A simple quick and easy Chinese stir-fried cabbage side dish made by caramelizing cabbage on high heat to give it a bit of char but still retains a crisp texture and then tossed with a sweet ginger soy sauce.
Table of Contents
On its own, I find cabbage doesn't have a lot of flavors except for a bit of sweetness when cooked, so I like to add a bit of char to it, which I find really brings out the nutty flavor to cabbage.
When cooked, cabbage has a natural sweetness to it, so I enhanced the sweetness a bit more with a sweet ginger soy sauce which brings everything together quite well with that extra char flavor.
There is no meat in this dish, since I chose to make this into a simple vegetable side dish but if you want to make this into a meal you definitely can add some meat in - leftover meats especially work great with this stir-fried cabbage recipe.
Ingredients and Substitutions
- Cabbage - I like to use the standard green cabbage for this recipe.
- Ginger/Garlic/Onion - These three trio will give a lot of extra flavor to this dish and should not be omitted.
- Dashi powder - this is an optional ingredient for this fried cabbage recipe. It adds a bit more salt, and a slight smoky umami flavor but is not required. Although I highly recommend buying a small jar if you do a lot of stir fries or fried noodle dishes. A teaspoon of this adds quite a bit of umami flavor for any kind of stir-fried and noodle dishes. You can find this at any Japanese, or Korean grocery store. You can also find dashi powder online if you cannot find it locally.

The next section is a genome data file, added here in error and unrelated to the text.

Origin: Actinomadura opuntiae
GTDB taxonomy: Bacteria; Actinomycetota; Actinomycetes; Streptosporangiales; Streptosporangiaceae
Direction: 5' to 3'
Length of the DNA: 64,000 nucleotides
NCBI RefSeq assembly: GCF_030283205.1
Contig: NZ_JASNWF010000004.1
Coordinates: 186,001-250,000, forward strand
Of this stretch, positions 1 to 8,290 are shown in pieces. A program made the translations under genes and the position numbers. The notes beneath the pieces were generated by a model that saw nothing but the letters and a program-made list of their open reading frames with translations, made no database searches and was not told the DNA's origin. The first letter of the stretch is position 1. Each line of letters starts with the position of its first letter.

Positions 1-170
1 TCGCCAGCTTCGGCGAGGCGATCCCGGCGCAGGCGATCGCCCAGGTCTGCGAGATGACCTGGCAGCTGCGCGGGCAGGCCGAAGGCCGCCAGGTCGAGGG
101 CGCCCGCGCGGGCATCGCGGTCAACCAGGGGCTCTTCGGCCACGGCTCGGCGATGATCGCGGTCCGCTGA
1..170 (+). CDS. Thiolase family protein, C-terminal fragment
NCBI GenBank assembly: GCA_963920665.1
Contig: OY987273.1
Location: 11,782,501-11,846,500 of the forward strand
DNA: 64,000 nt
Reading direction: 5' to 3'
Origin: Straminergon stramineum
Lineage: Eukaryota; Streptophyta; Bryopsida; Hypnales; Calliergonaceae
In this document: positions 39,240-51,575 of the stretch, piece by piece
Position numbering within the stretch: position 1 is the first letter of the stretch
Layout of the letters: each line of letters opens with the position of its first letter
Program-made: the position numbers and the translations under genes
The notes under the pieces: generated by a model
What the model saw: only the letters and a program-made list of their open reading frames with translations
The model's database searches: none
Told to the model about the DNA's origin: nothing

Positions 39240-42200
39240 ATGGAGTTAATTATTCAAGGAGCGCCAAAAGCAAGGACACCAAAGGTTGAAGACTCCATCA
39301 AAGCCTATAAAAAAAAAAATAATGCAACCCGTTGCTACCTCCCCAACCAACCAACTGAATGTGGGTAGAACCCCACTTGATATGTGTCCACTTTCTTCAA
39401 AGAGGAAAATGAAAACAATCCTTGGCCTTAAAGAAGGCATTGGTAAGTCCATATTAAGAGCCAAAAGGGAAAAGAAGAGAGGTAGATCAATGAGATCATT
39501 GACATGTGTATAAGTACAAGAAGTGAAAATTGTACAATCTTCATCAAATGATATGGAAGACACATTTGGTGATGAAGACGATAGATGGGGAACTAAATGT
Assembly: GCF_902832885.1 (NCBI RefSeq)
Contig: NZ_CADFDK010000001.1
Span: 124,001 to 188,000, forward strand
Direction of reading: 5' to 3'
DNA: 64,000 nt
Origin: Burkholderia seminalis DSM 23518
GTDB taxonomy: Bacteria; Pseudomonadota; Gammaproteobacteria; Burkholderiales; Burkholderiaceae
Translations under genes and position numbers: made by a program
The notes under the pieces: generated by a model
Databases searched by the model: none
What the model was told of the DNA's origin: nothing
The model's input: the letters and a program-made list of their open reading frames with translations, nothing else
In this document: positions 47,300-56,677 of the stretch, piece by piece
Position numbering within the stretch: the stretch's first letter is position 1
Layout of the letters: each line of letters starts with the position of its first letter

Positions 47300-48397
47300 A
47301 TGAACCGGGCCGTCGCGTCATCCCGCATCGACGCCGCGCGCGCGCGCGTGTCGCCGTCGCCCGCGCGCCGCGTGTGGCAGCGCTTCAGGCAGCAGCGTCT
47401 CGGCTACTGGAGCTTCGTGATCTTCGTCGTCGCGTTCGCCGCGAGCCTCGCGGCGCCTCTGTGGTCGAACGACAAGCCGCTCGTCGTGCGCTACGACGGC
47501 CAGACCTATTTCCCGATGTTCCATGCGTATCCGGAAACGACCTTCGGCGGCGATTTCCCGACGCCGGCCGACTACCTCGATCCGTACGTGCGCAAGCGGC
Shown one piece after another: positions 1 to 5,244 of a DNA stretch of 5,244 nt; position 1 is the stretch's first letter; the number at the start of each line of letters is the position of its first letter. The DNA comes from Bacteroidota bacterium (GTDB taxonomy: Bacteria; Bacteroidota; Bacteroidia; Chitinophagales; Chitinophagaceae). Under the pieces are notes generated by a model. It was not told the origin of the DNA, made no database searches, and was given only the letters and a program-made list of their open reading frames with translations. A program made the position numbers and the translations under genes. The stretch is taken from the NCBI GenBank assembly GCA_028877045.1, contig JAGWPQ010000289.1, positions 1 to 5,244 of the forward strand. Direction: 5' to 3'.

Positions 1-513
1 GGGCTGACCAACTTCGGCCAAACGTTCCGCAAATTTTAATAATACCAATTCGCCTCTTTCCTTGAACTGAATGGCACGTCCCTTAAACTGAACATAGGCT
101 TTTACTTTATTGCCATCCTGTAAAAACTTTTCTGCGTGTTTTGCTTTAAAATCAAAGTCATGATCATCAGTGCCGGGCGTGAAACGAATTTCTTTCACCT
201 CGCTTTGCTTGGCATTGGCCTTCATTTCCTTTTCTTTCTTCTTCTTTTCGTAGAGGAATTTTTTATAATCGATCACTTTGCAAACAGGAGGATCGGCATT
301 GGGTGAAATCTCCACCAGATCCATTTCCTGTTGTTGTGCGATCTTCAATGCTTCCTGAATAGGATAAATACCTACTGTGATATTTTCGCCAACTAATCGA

- Maple Syrup - I like to use maple syrup because it's a touch less sweet and it's what I usually have on hand, but you can substitute this with honey as well.
- Soy Sauce - I like to use regular soy sauce for this recipe, but you can substitute it with low-sodium soy sauce as well.
- Butter - Adding butter gives this dish a bit more flavor but it also helps the cabbage char against the pan and gives it a nice caramelization to it.
How to Make Stir-Fried Cabbage
How I Like to Remove the Cores of Cabbages
Personally, I find cutting cabbage to be a bit of a pain because of how tough it is to cut through and how wobbly it can be but once I get the core out - cutting it is a breeze.
To cut out the core, I like to first cut the cabbage in half. Once I cut it in half I cut an upside 'V' out of the bottom to remove the core. Once the core is out, I usually like to cut the cabbage halves in half again before slicing for smaller bite-sized cabbage leaves.
Do You Really Need to Grate the Ginger?
No, you don't have to grate the ginger, but if don't then you should keep the ginger intact in larger slices.
Grating the ginger helps spread the ginger flavor into the cabbage and the sauce without biting into large chunks of ginger (which can be overpowering) while you are eating the cabbage.